OP he should not resign before he has an offer in writing. His new employer should put an offer in writing and specify in it that it is conditional upon him starting work by x date.
I am glad flowery you have confirmed what we were thinking that he should get an offer in writing. The new employer and the agency seem to be implying that he is being unreasonable asking for an offer in writing and if anything it is making us suspicious of their intentions.
Definitely get it in writing. I changed jobs recently and had to wait 2 weeks for the offer in writing (due to holiday period) my new employers and the agency both understood that I would not be resigning until I had something in writing and that they therefore had to accept the knock on effect on my notice period.
Be careful re the 3 month thing - can he find out if other colleagues have been held to it?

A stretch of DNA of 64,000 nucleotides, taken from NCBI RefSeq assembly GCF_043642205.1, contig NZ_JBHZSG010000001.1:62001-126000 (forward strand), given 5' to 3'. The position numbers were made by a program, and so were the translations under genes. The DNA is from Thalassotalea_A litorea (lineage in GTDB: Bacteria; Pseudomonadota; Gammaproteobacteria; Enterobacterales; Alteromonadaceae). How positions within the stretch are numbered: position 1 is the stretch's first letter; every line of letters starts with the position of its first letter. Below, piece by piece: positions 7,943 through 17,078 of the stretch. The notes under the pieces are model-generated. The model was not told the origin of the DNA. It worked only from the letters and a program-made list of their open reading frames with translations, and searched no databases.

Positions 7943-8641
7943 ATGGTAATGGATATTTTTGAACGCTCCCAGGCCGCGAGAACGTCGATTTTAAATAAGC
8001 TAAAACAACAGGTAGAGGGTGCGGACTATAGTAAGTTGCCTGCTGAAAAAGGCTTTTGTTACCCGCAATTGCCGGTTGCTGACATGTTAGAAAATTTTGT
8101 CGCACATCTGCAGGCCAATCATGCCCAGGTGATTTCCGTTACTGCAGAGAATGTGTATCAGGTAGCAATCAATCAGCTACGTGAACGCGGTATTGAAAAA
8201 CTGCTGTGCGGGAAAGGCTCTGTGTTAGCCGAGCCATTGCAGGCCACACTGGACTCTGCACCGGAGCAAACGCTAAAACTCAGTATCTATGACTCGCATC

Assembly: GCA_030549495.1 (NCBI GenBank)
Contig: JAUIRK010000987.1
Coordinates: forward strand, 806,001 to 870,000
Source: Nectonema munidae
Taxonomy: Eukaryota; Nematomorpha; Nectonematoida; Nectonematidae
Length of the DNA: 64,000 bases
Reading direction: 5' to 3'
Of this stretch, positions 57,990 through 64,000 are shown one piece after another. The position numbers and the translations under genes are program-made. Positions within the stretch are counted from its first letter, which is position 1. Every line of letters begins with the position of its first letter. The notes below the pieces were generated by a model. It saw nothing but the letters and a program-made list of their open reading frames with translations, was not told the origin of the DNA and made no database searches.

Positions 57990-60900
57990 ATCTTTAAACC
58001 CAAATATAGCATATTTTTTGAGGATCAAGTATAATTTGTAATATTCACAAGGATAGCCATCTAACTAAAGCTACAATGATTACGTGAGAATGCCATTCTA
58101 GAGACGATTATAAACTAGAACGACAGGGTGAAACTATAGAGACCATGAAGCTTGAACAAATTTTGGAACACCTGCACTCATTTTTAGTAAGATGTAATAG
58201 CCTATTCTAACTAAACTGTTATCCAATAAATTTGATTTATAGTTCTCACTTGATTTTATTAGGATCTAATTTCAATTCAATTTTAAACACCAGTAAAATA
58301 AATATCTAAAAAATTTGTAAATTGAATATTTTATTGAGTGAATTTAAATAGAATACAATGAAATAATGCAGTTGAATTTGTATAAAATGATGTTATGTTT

He is not being at all unreasonable. It's perfectly standard to wait for an offer in writing before resigning, and unless the new employer is planning to withdraw the offer, there is no reason they can't put it in writing to show their commitment. As I say, they can certainly put conditions on it if they are concerned.
Definitely wait for a written offer. I had one job offer come to nothing, as their funding was pulled before they got the paperwork done. If I had resigned, I'd have been in a very difficult situation.
Definitely get it in writing before resigning no question.
Do not hand in notice until offer in writing or it could get messy. I knew of someone (no, not me!) who handed in their notice in writing on the basis of a verbal offer. Unfortunately, the company making the offer got bought out and they froze all recruitment hence, she then had no job and, worse still, her original company would not allow her to retract her notice as they had already planned a re-org and calculated the savings by not having to pay her.
Always get in writing, things can still go wrong but if you have it in writing then there is no ambiguity and he could at lease take them to court for compensation.